Table 3 shows the distribution of the cases according to the performance in the SPT in the initial and final evaluations., On determining the corrected classification per school grade, their performance remained in the lower group in 50% or more of the children for writing, arithmetic and the total score. Although some children with inferior performance in reading or writing in the initial evaluations were classified as middle/upper in the final evaluation, the differences in the evolutive distribution did not reach statistical significance (Chi-square, p>0.05). There were no significant correlations between the improvement in SPT and the evolution of the performance and perceptual organization IQ values.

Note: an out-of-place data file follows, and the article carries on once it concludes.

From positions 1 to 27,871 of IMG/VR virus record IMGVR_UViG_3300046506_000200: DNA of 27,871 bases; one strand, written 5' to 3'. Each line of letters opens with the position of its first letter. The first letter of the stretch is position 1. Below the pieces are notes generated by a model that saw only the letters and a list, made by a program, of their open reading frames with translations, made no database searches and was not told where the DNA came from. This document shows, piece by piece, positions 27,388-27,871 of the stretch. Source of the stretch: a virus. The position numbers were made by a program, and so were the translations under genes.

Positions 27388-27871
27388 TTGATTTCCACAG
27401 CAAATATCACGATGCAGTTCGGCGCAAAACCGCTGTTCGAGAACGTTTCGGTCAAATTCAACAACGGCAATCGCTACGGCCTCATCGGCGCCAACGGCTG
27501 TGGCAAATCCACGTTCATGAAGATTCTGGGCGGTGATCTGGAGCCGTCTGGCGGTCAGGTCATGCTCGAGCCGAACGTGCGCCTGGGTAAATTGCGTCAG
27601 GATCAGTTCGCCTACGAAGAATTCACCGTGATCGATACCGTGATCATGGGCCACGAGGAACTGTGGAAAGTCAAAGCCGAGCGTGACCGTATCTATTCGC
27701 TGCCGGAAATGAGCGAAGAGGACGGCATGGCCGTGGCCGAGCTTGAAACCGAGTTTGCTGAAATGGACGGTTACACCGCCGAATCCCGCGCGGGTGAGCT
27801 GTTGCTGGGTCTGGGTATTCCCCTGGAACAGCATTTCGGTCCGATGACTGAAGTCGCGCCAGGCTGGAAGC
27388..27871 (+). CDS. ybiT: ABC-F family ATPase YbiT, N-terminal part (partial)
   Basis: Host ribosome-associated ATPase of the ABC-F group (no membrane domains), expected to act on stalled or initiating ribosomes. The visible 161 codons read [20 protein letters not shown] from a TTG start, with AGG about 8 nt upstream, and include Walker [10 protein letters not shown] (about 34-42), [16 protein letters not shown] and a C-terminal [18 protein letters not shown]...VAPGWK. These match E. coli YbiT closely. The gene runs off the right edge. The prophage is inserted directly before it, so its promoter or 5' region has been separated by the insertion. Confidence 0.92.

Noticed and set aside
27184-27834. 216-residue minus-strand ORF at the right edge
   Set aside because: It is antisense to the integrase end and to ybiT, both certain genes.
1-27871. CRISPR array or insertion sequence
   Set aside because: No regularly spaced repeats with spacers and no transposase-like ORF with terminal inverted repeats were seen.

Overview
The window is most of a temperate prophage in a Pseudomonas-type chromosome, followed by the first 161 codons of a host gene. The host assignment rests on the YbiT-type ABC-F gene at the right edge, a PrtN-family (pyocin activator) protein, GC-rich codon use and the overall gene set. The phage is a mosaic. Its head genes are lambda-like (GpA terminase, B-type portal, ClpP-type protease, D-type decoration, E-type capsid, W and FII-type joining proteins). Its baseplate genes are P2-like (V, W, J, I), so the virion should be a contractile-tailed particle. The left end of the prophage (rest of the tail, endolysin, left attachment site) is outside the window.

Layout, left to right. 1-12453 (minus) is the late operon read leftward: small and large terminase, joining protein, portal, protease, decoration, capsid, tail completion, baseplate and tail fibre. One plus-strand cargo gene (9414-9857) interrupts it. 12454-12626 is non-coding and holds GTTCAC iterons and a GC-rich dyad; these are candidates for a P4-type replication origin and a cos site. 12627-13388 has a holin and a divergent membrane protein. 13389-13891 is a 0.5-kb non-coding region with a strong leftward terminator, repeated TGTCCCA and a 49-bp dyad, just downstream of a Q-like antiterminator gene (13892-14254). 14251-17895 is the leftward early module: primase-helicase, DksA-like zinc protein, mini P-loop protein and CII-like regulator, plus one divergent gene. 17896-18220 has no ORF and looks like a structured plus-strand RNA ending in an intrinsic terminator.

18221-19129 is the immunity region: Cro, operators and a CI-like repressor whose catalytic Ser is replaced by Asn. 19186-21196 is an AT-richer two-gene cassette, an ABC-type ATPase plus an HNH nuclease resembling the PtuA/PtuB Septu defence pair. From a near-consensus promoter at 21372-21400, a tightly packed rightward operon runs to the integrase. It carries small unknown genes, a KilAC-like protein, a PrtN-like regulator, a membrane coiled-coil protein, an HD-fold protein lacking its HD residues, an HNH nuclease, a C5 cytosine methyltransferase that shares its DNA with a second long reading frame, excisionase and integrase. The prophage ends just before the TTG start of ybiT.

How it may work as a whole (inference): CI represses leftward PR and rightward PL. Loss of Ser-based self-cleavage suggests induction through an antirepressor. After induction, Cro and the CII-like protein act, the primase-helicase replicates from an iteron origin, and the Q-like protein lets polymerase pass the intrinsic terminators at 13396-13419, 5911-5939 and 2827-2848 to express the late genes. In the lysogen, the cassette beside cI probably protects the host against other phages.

A worsening in performance was observed in arithmetic for 14 (43.7%) of the children (Chi-square, p=0.024).
Relationship between the clinical, electroencephalographic and cognitive aspects
No relationship was found between the WISC-III and the gender or age of the children.
No statistically significant correlation was observed between the occurrence of epileptic seizures during the period of accompaniment and any change in evolutive performance in the WISC-III (Chi-square, p>0.05).
A statistically significant relationship was found between the occurrence of epileptic seizures during the period of accompaniment and a worsening performance in the sub-test for arithmetic in the SPT in the final evaluation, when compared to the initial one (Fisher test, p=0.020) (Table 4). On the other hand, such a correlation was not found for the total SPT for reading and writing.
The worsening performance in arithmetic in the SPT was not related to the use of anti-epileptic drugs (Chi-Square, p=0.96).
No significant relationship was found between the age when the first seizure occurred and the evolutive performance in the WISC-III (improvement or stabilizing) or the SPT (Chi-square or Fisher's exact test).